(464e) Developing Online Teaching Resources to Enhance Accessibility in Higher Education
AIChE Annual Meeting
Monday, November 15, 2021 - 5:10pm to 5:35pm
Based on student responses to a survey on relevance of supplementary resources, we found that course textbooks provided by instructor forms the primary source of information outside of lectures. Therefore, we transformed the traditional PDF based course notes for 2nd year Engineering Mathematics course into a website with LaTeX rendering and screen reader compatibility. We have added appropriate resources and links to allow for easy navigation between chapters and used uniform colour coding to separate theorems, definitions, and examples. We also included drop-down solutions for examples to provide students an opportunity to try the examples before looking at the solutions. The embedded images can be zoomed in and the text and equations are set up to fit the screen size and hence, can be read via devices including phones, tablets, and laptops. We included Google analytics functionality to assess student engagement with the website and used few surveys to assess student perception of the implemented changes. This transformation can allow easy integration of visual aids and several online resources to elucidate abstract mathematics concepts to students.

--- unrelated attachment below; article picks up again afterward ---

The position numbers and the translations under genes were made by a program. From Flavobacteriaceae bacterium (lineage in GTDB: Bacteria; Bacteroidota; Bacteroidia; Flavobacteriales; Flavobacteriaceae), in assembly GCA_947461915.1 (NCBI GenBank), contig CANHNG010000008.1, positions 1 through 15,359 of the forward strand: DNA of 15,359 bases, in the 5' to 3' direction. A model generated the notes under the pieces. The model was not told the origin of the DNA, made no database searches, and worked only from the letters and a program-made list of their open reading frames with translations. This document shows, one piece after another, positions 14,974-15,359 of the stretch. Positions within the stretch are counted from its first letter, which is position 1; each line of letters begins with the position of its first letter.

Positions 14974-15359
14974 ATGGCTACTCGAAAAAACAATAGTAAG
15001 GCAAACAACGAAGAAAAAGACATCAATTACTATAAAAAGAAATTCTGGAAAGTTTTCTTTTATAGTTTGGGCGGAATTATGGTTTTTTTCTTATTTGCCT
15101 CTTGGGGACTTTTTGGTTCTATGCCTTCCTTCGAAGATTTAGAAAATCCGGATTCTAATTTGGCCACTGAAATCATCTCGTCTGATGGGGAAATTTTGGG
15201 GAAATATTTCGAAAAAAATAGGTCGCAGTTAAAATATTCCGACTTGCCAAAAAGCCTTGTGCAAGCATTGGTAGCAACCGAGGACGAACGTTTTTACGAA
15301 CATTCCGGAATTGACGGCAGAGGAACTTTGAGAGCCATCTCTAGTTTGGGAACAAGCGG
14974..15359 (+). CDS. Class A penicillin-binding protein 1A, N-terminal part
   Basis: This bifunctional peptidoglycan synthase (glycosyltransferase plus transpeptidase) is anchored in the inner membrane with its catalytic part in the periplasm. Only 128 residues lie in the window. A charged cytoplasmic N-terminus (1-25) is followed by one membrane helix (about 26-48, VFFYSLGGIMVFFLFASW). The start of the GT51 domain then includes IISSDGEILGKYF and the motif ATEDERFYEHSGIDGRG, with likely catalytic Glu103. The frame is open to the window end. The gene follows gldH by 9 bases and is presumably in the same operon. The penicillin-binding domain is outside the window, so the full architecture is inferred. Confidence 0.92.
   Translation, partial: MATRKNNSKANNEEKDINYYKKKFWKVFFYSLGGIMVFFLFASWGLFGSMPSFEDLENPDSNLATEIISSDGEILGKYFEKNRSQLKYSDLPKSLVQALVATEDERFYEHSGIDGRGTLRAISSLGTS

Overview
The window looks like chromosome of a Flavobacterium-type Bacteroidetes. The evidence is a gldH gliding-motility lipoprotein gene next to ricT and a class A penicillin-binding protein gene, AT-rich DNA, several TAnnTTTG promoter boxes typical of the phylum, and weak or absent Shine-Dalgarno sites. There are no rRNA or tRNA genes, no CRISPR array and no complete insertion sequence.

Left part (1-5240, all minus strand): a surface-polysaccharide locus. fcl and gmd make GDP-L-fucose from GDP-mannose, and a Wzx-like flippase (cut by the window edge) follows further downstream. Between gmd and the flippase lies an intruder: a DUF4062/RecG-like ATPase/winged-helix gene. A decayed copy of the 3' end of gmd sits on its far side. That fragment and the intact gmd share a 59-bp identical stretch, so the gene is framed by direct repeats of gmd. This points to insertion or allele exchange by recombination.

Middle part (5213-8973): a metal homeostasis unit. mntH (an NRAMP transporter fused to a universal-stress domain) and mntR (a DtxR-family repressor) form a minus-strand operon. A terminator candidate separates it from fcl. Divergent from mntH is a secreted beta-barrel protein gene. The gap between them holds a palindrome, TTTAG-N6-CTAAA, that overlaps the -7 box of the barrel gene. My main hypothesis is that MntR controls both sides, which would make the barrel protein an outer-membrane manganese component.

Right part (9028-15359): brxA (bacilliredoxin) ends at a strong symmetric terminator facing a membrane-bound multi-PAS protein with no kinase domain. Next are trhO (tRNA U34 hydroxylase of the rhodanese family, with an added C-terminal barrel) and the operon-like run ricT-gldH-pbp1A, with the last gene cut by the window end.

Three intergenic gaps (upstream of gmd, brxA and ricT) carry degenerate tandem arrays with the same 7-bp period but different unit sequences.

While course notes are essential resource for learning concepts, students rely on problem sheets and past exam papers for applying these concepts. Problem sheets can also serve as formative assessments if graded and feedback is provided in a timely manner. Often these are PDF based problem sheets and suffer from similar accessibility-related limitations. Additionally, owing to large class sizes, it can be difficult from an instructorâs point of view to provide detailed feedback to students. To overcome these challenges, we implemented an online math-aware platform, WeBWork, to deliver problem sheet and exam-style questions. This platform can recognize mathematical notations and provides instant feedback on the correctness of the solutions. After a deadline, the detailed solutions are presented within the question as a hyperlink. Students reported increased number of attempts on a question and found this technology-based intervention to be beneficial for their learning. Data analytics from the platform also allowed instructors to identify difficult concepts and address them in real-time either during a lecture or by providing more support.
Both a course website and an online math-aware platform were implemented for the first time during the academic year 2020-21 during the pandemic-led restrictions and were well-received by the students with highly positive feedback and reviews. Future work will be aimed to incorporate student feedback and improve the quality of content and to embed more relevant resources to make Mathematics more interactive and accessible to all students.